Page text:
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Tapping into the Fountain of Youth

Tapping into the Fountain of Youth
Fountain of Youth

    The Fountain of Youth

    The Fountain of Youth is inside of all of us. To tap into it requires some action on your part, but the good news is that the benefits from this fountain are accessible to all. Will it make a 70 year old look like a 20 year old? No, but it can make you feel like you’re 20 years old, and how you feel is the main thing. OK, looking young is nice too, but keep reading because these tips can make you look younger too.

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    There are plenty of young aged people who are so burdened with worries that they feel like they are 100, so what good is looking young when you feel old? Would it be great to look younger too? Yes, and you know what? If follow these steps, over time, you will look younger too. Maybe you won’t look 20 again, but younger, yes!

    What is Youth?

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    There are many things that describe youth. Here are a few. Do you recognize yourself in this list? Or would you like to capture some of these attributes again? Keep reading to find out how.

    • Experiencing Joy in the Small Things
    • Being Present in the Moment
    • Uncensored Creativity
    • Easygoing
    • Happiness, Silliness, & Laughter
    • Awareness of the Current Cultural Trends
    • Playful
    • Excitement
    • Day Dreaming
    • Activity
    • Flexibility in movement and temperment
    • Curiosity

    How to Tap into the Fountain of Youth

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    Here are the ways to retain or regain your youth, no matter what your age is:

    1. Smile as much as you can every day!
    2. Humor. Laugh as much as you can every day! Watch funny shows and movies. Hang out with funny people. Be funny!
    3. Let go of Fear. Face it. Observe it. Drop-kick it and get busy living your life. There’s nothing to fear, but fear itself.
    4. Stay Curious. Ask lots of questions. Always be learning.
    5. Play! Seek out people who are good at play and go have some fun with them.
    6. Stop Judging. Stop being critical of yourself and others. Let go of being nasty, mean, and vindictive. These things make you old, fast. Instead try compassion, acceptance, generosity, contentment, and gratitude.
    7. Create Joy each day through appreciation of the good in the world and in your life. Notice the good and then life is good.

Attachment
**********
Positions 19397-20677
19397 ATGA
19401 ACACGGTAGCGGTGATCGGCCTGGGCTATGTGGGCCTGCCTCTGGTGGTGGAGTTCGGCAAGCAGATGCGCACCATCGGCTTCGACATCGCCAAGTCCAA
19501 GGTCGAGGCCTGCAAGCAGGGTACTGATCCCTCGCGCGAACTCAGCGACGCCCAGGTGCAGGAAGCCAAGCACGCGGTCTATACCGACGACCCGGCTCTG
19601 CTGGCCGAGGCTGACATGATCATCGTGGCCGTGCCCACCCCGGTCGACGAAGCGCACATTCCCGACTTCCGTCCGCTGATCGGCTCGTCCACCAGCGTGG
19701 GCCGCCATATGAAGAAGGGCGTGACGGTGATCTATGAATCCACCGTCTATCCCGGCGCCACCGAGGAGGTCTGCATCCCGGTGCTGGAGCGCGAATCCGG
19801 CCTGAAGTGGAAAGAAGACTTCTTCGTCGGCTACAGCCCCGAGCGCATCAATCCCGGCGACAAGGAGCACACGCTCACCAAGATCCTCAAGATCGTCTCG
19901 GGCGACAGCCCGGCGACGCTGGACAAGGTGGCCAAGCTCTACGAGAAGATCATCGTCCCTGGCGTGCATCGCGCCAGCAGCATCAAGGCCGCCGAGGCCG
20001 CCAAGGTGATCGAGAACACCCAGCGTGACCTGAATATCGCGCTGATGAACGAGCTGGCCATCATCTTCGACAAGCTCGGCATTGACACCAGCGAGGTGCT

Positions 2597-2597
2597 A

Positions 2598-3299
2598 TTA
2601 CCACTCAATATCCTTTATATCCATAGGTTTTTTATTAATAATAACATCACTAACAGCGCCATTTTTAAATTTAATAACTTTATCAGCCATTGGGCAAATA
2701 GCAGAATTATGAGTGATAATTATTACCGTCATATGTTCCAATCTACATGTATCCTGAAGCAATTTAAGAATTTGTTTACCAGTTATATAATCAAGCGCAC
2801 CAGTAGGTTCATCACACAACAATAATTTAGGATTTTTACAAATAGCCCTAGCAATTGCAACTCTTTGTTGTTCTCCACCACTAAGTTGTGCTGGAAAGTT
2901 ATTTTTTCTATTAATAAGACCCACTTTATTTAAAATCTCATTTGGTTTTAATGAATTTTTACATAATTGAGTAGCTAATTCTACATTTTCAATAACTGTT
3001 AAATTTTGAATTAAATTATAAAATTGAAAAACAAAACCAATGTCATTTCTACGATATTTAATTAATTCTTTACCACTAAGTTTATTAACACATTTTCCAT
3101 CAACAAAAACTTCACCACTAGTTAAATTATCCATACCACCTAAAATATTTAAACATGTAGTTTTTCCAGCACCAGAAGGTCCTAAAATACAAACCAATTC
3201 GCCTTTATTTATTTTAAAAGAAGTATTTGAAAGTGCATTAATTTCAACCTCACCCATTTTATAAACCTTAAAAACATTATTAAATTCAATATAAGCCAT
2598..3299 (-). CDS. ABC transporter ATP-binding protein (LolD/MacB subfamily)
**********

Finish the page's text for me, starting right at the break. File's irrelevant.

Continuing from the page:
8. Keep an Open Mind. Don’t reject things right away simply because they are new or you’ve never tried them. Have the attitude of “I’ll try it at least once to see if I like it.”
    9. Do New Things. Everyday and every week do something new even if it is little. Try a new route, a new food, a new topic to learn, or join a new group. Let us know some of the new things you have done lately in the comments below.
    10. Be Active! Move your body everyday. Get a little bit of each of these: Walking, stretching or yoga, strength training, and balancing. Be sure to make it fun by enjoying your favorite sports or activities. If you’ve been inactive for a while, it’s never too late to start. Just begin with small steps and build slowly. (Check with your doctor if you have any health issues.)
    11. Be Choosy who you hang out with. Seek out Enthusiatic people.
    12. Anticipation. Create things to look forward to.
    13. Believe. Have faith that making these changes will have a massive positive impact on your life, happiness, and youthfulness. Have patience and watch yourself bloom.
    14. Ownership. Take ownership of your destiny. Only you can make these changes. Our bodies age, but we can slow down that process, and our spirit can remain forever young if we remain flexible and open to life!

    Examples of Youthful People, Past and Present

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    Frank Shearer – Still water skiing at over 100 years old.
    Rolling Stones – Still rocking out at over 60 years old.
    Bob Hope – (1903-2003) Stayed young all his life telling jokes.
    Johnny Kelly – (1907-2004) Still ran marathons up until he was 84 years old. He ran the Boston marathon 58 times!

    Who are your favorite youthful role models? What are your favorite ways to stay young? Please share your thoughts in the comments below!

    K. Stone is author of Life Learning Today, a blog about daily life improvements. A few of her most popular articles are Ultimate Goal Setting Guide, How to Write a Book in 60 Days or Less, Should You Start Your Own Work at Home Business?, and Things You Can Do Today to Help Save the Environment.

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    K. Stone

    The founder of Life Learning Today, a blog that's dedicated to life improvement tips.

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    Last Updated on August 20, 2019

    Becoming Self-Taught (The How-To Guide)

    Becoming Self-Taught (The How-To Guide)

    Most of the skills I use to make a living are skills I’ve learned on my own: Web design, desktop publishing, marketing, personal productivity skills, even teaching! And most of what I know about science, politics, computers, art, guitar-playing, world history, writing, and a dozen other topics, I’ve picked up outside of any formal education.

    This is not to toot my own horn at all; if you stop to think about it, much of what you know how to do you’ve picked up on your own. But we rarely think about the process of becoming self-taught. This is too bad, because often, we shy away from things we don’t know how to do without stopping to think about how we might learn it — in many cases, fairly easily.

    The way you approach the world around you dictates to a great degree whether you will find learning something new easy or hard. Learning comes easily to people who have developed:

    Curiosity

    Being curious means you look forward to learning new things and are troubled by gaps in your understanding of the world. New words and ideas are received as challenges and the work of understanding them is embraced.

    People who lack curiosity see learning new things as a chore — or worse, as beyond their capacities.

    Patience

    Depending on the complexity of a topic, learning something new can take a long time. And it’s bound to be frustrating as you grapple with new terminologies, new models, and apparently irrelevant information.